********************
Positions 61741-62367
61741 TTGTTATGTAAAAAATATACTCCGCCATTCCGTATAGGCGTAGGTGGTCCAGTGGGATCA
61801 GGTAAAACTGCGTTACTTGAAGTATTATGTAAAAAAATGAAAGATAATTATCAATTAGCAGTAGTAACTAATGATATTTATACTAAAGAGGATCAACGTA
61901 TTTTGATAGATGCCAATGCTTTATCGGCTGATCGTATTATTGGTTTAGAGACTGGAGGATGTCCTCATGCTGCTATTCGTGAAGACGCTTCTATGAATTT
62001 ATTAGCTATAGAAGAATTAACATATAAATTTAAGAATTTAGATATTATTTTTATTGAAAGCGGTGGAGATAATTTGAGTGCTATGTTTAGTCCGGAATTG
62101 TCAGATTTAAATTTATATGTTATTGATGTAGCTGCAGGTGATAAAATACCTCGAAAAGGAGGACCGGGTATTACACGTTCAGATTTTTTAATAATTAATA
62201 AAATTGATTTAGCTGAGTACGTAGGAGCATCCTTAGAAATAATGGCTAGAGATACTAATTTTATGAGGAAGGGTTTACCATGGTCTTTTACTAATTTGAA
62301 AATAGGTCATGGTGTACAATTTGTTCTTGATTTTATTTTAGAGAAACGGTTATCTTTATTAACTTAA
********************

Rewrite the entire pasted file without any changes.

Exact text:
Positions 61741-62367
61741 TTGTTATGTAAAAAATATACTCCGCCATTCCGTATAGGCGTAGGTGGTCCAGTGGGATCA
61801 GGTAAAACTGCGTTACTTGAAGTATTATGTAAAAAAATGAAAGATAATTATCAATTAGCAGTAGTAACTAATGATATTTATACTAAAGAGGATCAACGTA
61901 TTTTGATAGATGCCAATGCTTTATCGGCTGATCGTATTATTGGTTTAGAGACTGGAGGATGTCCTCATGCTGCTATTCGTGAAGACGCTTCTATGAATTT
62001 ATTAGCTATAGAAGAATTAACATATAAATTTAAGAATTTAGATATTATTTTTATTGAAAGCGGTGGAGATAATTTGAGTGCTATGTTTAGTCCGGAATTG
62101 TCAGATTTAAATTTATATGTTATTGATGTAGCTGCAGGTGATAAAATACCTCGAAAAGGAGGACCGGGTATTACACGTTCAGATTTTTTAATAATTAATA
62201 AAATTGATTTAGCTGAGTACGTAGGAGCATCCTTAGAAATAATGGCTAGAGATACTAATTTTATGAGGAAGGGTTTACCATGGTCTTTTACTAATTTGAA
62301 AATAGGTCATGGTGTACAATTTGTTCTTGATTTTATTTTAGAGAAACGGTTATCTTTATTAACTTAA